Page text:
A common breach by the employer occurs when it, or its employees, have broken the implied contractual term of trust and confidence. The conduct relied on could be a single act, or a series of less serious acts over a period of time, which together could be treated as serious enough (usually culminating in the 'last straw' scenario).

The affected employee would initially be expected to raise a formal grievance in order to officially bring their concerns to the employer's attention and give them an opportunity to try and resolve them. If the issues are so bad that the employee can't even face raising a grievance and going through the process, or if a grievance has been raised but has been unsuccessful, then they can consider resigning straight away.

If resignation appears to be the only option, it must be done without unreasonable delay so as not to give an impression that the employer's breach had been accepted. Any resignation would normally be with immediate effect and without providing any notice period. It is advisable to resign in writing, stating the reasons for the resignation and that this is being treated as constructive dismissal.

Following the resignation, the option of pursuing a claim for constructive dismissal exists. This is only available to employees who have at least 2 years' continuous service. There is a time limit of 3 months from the date of resignation to submit a claim in the employment tribunal.

An alternative way out is to approach the employer on a 'without prejudice' basis (i.e. off the record) to try and discuss the possibility of leaving under a settlement agreement. Under a settlement agreement, the employee gets compensated for leaving the company and in return promises not to make any claims against the employer in the future. It is essentially a clean break, although the employer does not have to agree to it so it will be subject to negotiation. In any event, there is nothing to lose by raising this possibility with them because you cannot be treated detrimentally for suggesting it and it would not be used against you.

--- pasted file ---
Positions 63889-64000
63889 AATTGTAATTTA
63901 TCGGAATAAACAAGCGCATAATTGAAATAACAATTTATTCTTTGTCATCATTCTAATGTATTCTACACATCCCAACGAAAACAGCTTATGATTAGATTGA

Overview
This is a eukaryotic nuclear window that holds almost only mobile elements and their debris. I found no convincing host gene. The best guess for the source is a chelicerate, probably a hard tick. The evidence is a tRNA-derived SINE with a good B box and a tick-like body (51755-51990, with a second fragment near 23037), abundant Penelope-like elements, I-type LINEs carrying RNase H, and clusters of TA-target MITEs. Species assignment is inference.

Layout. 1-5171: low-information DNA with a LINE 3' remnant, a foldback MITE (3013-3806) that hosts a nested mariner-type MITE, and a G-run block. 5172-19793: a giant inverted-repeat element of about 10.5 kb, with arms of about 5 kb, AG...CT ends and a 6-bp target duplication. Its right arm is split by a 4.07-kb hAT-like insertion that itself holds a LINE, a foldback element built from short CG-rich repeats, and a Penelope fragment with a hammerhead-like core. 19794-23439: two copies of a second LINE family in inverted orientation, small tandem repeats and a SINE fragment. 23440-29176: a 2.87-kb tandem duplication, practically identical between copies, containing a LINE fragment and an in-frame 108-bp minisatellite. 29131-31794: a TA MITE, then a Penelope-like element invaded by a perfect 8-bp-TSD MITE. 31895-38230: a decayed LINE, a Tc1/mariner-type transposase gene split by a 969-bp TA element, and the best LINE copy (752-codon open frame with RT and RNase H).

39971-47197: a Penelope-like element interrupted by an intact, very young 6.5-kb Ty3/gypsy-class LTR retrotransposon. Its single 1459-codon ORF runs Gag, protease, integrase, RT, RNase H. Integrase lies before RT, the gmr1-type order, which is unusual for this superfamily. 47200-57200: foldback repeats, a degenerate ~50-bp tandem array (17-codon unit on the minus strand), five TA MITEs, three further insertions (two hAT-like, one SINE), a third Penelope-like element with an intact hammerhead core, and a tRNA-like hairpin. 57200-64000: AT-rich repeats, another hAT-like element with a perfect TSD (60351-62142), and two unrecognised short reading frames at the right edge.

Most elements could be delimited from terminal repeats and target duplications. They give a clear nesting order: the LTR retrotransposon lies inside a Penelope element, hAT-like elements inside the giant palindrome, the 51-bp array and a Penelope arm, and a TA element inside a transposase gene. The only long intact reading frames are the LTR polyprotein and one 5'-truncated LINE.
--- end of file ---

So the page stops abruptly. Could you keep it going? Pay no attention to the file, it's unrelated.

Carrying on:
Just to make a final, yet important point, that constructive dismissal can be a difficult claim to win as the burden of proof is entirely on the employee to show the required elements of a claim were present. Therefore, it should only be used as a last resort.

I hope this clarifies your position? If you could please quickly let me know that would be great, as it is important for us to keep track of customer satisfaction. Thank you

JACUSTOMER-xgdsyy44- :

Thank you for that, unfortunately you haven't really told me anything i haven't already looked up online. Also you didn't answer my question about whether my friend can be made to work with this person. I would have thought that she would not have been allowed back to the same shop where all the staff had made complaints about her. Is that legal or professional? I really am no further on and I so wanted to help her as she is in a bad state.

Ben Jones :

the reason you may have ready all of this online is because these are your rights in this case, I cannot make up thing that do not exist just to try and tell you things that you have not yet read. It is entirely legal to bring this person back to this shop, regardless of complaints - there are thousands of workplaces where people that have complaints against them continue to work, it is about how it is dealt with by the affected people and that would be as explained above

JACUSTOMER-xgdsyy44- :

Okay, thank you

Ben Jones :

you are welcome